Felicity Salina, International Law Officer
Istanbul’s famed Hagia Sophia has been officially turned back into a mosque following a controversial ruling by the Turkish High Court last Friday, the 10th of July.
The decision arises from a petition tabled by a private association to assess the validity of a 1934 Council of Ministers’ decree, which conferred the status of museum to the building. The conversion is also known to have been sponsored by President Recep Tayyip Erdogan through a presidential decree.
Hagia Sophia is recognized as the first cathedral built by the Christian Byzantine Empire. It was converted into a mosque after the Ottoman Empire conquered Constantinople, modern day Istanbul, in the 15th century. The building is renowned for being an architectural marvel and home to a diverse collection of relics from the Byzantine Constantinople era, many of which were destroyed throughout the building’s tumultuous history.
The conversion has triggered mixed opinions from the general public. The Turks, having largely voted in favour of the conversion earlier this year, regard it as a monumental victory for Muslims. A vast majority of commentators, however, denounce it as divisive and believe that it marks the end of secularism in Turkey. The move could potentially put Hagia Sophia’s status as a UNESCO World Heritage site in jeopardy.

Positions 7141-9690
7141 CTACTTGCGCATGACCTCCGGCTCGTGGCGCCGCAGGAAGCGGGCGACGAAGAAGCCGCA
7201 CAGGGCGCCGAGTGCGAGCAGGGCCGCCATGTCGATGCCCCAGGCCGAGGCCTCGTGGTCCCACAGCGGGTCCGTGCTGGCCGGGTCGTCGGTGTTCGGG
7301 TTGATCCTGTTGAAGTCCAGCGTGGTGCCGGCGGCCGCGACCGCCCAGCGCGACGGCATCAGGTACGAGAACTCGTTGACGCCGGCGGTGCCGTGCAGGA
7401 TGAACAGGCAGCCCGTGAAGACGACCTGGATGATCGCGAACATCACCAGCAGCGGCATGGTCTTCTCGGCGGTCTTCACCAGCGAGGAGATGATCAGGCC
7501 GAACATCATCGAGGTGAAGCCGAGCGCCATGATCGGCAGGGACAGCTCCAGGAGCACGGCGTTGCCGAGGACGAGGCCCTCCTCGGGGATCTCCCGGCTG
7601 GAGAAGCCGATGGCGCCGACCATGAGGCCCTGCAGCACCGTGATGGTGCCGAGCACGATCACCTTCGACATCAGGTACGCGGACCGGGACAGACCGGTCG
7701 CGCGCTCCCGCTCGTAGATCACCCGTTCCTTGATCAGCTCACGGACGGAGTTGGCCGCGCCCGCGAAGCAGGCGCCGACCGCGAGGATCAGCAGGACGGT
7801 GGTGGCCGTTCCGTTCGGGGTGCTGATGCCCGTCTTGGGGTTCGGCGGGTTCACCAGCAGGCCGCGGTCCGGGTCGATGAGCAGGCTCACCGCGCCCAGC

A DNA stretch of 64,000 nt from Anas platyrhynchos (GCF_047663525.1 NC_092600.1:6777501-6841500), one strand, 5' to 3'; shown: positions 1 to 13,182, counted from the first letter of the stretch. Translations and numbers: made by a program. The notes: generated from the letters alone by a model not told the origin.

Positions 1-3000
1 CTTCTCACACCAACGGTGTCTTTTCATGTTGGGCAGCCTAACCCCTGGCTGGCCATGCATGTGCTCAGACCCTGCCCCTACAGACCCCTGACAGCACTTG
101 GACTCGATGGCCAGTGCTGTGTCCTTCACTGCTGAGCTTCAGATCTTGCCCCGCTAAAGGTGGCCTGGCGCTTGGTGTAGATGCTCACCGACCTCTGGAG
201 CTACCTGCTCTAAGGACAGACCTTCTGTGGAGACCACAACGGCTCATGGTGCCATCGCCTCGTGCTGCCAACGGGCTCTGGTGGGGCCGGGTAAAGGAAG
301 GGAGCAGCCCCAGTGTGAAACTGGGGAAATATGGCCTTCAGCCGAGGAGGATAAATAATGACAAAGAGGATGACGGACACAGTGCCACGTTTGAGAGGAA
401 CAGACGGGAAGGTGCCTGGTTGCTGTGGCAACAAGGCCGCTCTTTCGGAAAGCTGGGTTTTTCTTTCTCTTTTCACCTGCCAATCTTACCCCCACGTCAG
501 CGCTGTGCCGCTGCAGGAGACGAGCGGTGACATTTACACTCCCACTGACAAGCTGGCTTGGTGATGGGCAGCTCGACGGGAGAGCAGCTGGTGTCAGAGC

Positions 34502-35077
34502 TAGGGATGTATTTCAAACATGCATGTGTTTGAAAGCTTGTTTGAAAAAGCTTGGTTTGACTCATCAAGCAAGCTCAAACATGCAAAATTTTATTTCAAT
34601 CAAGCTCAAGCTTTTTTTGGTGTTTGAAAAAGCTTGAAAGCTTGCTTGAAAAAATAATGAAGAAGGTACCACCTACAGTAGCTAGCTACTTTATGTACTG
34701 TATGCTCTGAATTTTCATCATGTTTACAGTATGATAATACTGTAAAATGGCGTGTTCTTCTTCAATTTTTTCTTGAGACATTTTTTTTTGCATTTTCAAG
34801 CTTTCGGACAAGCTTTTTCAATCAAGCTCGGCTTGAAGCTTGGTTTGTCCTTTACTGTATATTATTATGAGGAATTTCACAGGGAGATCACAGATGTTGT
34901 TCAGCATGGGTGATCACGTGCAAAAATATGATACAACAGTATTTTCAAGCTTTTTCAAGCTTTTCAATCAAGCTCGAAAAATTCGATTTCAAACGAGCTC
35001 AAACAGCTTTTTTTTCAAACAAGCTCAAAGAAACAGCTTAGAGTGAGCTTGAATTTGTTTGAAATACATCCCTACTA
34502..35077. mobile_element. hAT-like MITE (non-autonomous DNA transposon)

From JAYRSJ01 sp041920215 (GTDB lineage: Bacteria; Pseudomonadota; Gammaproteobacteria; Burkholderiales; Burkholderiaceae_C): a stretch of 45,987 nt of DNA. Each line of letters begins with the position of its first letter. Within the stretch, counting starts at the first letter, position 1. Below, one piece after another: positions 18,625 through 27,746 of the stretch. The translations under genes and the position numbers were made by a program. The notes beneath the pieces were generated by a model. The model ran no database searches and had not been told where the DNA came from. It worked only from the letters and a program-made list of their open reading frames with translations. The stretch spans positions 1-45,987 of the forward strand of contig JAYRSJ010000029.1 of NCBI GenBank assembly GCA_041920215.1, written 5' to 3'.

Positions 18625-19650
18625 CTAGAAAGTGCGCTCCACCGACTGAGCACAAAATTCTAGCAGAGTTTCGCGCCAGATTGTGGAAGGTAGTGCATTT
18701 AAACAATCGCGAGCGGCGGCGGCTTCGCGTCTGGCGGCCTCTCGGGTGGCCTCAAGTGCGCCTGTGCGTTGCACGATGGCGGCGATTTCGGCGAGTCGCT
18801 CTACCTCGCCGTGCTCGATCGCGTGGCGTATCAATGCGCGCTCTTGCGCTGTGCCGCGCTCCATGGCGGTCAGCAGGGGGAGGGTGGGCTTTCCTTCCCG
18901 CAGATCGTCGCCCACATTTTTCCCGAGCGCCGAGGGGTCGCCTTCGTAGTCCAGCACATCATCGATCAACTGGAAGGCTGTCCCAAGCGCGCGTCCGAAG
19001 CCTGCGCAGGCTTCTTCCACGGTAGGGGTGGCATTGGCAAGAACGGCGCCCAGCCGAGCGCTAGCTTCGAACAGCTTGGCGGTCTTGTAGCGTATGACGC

Turkey now faces pressure from countries such as Greece, Russia, and the US, all of which cautioned against the conversion prior to the official ruling. Observers have also labelled the conversion a “political ploy” by President Erdogan in light of his declining popularity in recent years.
UNESCO has issued a statement slamming the move and expressing regrets over Turkey’s decision, which was said to have been made “without any form or dialogue or prior notice”. “UNESCO calls upon the Turkish authorities to initiate dialogue without delay, in order to prevent any detrimental effect on the universal value of this exceptional heritage,” the report concluded.
Read the statement by UNESCO here:
To explore the history and collection of Hagia Sophia, check out this Smithsonian article: